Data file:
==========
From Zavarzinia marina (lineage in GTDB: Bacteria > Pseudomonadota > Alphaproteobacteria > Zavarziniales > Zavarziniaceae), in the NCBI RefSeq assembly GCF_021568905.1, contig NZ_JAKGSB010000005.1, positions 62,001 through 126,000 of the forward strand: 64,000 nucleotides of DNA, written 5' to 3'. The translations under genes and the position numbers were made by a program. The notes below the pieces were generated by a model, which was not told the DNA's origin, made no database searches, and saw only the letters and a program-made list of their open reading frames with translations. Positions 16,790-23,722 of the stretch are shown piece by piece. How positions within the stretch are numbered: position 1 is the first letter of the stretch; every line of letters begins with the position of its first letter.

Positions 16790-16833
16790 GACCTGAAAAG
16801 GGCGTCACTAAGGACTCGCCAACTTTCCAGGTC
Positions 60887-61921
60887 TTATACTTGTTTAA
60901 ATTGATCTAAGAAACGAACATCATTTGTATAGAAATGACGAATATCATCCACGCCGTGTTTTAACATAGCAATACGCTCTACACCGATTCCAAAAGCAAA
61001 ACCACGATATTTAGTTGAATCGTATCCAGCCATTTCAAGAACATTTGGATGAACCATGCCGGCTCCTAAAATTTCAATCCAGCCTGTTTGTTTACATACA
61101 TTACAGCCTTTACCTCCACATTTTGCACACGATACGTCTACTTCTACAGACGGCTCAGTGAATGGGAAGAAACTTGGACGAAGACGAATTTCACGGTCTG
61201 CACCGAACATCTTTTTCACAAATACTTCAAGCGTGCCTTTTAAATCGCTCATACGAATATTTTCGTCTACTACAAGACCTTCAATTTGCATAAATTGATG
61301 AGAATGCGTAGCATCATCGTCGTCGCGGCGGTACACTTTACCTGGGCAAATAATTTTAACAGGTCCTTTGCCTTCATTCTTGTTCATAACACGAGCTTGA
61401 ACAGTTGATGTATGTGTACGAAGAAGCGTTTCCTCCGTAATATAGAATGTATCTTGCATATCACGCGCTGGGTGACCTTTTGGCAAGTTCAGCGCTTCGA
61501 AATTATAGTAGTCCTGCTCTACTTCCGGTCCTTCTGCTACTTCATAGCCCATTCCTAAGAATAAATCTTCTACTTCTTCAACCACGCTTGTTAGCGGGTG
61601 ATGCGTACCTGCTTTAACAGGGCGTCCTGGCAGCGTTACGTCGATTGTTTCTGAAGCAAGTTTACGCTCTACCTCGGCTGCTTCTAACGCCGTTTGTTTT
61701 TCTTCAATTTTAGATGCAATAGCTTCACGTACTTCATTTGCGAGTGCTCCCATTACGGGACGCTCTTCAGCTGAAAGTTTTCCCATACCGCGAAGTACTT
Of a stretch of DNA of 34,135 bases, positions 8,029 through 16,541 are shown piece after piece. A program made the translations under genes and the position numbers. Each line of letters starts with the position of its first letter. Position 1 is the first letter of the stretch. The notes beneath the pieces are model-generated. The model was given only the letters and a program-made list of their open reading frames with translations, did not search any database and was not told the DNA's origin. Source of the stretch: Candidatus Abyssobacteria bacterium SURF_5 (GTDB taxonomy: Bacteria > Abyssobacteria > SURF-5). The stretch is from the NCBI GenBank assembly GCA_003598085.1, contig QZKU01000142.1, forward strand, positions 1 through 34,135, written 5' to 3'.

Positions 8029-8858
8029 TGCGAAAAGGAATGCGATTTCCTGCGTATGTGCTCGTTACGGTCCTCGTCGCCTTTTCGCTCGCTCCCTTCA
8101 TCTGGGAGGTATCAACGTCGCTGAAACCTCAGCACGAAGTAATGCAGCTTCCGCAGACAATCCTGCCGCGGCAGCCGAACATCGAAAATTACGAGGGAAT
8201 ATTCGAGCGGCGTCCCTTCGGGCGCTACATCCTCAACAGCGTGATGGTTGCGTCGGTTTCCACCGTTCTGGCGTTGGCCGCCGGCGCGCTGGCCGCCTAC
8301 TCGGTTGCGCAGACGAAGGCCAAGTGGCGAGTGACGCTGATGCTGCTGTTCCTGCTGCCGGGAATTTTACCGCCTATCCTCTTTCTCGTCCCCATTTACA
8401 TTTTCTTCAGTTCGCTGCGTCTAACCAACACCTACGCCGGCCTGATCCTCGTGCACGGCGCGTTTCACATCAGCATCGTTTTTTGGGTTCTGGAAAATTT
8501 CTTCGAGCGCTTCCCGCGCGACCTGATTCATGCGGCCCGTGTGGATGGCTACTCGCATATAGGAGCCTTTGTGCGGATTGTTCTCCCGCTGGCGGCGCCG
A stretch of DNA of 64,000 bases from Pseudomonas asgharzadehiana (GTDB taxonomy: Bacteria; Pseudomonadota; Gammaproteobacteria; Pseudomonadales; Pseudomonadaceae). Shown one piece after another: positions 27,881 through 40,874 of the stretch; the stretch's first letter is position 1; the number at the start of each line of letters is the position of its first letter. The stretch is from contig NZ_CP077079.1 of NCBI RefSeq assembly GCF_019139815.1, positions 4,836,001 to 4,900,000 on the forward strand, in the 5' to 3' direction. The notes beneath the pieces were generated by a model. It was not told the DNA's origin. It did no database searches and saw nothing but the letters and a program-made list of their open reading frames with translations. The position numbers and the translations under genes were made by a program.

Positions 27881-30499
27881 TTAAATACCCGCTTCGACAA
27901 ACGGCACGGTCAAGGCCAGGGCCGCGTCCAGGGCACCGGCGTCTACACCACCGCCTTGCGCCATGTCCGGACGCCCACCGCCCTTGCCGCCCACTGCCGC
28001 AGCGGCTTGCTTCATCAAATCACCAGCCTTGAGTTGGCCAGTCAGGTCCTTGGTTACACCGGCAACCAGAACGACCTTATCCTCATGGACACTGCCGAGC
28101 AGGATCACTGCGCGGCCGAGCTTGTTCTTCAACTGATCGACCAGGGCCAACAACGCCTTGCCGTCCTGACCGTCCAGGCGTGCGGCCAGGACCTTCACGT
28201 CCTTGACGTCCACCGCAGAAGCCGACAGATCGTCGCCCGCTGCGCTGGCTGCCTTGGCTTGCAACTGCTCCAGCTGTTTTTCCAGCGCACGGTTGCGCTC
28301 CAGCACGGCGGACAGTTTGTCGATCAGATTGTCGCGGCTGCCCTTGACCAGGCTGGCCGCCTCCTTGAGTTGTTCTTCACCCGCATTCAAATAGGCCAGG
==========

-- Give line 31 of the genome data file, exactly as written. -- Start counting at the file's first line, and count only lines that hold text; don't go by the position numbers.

28301 CAGCACGGCGGACAGTTTGTCGATCAGATTGTCGCGGCTGCCCTTGACCAGGCTGGCCGCCTCCTTGAGTTGTTCTTCACCCGCATTCAAATAGGCCAGG